It strikes me as a little ridiculous to suggest that physics disproves heaven, much in a way that it would strike me as ridiculous for an ant, with its limited understanding of the material world, to argue that an internal combustion engine is a conceptual impossibility. What we humans have been able to do so far, with all our alleged understanding, is to describe the universe. We can’t yet explain it. Given that fact, is it a leap to suggest that our understanding of the universe might be as far from the whole truth as the ant’s understanding of the internal combustion engine? I’m probably not even giving enough credit to the ant. After all, not that long ago, we used physics to prove that man would never fly.

    For me God shows up in the very big and the very small. The universe: big. Twenty-four-hour increments of sobriety: small. Both are miracles in their own way. So with all due respect to Stephen Hawking (I am an admirer of his, incidentally), I prefer the Wright Brothers’ approach. It took faith to believe that man could fly. It frankly took faith to believe man couldn’t fly, too. But the former approach started with the premise that we don’t know what we don’t know until we know. And I don’t think we’re anywhere near knowing what we don’t know. You may believe that there is no heaven. But you don’t know it any more than an ant knows that –  not only is there such a thing as an internal combustion engine – but space travel  is possible.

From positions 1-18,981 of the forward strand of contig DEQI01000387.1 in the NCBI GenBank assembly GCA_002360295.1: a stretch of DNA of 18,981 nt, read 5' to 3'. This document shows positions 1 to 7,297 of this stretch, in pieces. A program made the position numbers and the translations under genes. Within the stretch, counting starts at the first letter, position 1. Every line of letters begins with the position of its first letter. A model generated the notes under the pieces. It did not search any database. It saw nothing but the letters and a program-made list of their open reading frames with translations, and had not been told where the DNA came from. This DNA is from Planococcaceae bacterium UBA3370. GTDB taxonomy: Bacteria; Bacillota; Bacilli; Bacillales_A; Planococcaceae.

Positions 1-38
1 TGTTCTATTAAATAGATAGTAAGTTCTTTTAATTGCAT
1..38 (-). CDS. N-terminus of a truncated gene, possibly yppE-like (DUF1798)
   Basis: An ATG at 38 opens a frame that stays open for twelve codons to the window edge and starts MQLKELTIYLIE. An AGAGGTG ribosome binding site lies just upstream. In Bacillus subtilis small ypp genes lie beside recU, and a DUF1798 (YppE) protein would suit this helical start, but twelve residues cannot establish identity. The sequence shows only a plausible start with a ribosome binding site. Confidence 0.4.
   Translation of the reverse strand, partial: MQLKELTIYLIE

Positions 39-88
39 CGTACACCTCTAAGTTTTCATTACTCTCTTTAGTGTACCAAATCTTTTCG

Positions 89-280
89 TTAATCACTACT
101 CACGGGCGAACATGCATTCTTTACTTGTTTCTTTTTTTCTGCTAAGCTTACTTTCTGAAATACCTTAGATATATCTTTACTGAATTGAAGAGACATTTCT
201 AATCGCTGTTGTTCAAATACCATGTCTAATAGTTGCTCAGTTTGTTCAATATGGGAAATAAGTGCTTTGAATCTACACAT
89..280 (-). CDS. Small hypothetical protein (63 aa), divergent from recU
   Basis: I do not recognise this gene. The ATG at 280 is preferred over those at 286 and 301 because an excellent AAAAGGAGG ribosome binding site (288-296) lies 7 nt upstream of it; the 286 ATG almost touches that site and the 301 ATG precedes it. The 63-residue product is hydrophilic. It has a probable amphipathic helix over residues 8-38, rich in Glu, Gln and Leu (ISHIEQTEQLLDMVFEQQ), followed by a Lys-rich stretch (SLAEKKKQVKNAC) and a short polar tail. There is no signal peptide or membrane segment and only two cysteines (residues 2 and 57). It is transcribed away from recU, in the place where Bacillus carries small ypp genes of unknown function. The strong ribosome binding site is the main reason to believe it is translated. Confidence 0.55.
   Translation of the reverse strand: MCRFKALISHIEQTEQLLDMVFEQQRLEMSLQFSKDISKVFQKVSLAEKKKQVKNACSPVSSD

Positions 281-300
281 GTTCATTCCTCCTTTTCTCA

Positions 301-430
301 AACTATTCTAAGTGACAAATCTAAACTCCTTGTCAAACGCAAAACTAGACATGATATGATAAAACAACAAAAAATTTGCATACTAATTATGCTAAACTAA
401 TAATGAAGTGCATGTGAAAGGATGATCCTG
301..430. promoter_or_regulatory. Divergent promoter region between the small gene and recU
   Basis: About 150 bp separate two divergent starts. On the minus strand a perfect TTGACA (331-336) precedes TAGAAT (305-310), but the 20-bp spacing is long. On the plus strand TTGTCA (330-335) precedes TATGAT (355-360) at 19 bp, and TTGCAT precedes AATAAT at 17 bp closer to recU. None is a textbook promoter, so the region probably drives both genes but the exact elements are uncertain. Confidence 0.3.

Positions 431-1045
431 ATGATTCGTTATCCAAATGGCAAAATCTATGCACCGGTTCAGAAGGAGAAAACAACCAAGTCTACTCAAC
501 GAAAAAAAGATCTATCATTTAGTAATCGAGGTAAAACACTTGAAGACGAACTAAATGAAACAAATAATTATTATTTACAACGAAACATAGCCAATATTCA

Never got around to learning how to fly one. Unlike SOME people.

    Just learned last night that a guy who recently took up residence here at the Notdisneyworld Sober Ranch used to fly F-18 Hornets. And land them. On an aircraft carrier. That was in the water.

    Just in case I harbored any suspicion that I might be a big deal, I now know otherwise. Knowing the elements for contract formation never seemed quite as lame as it does right about now.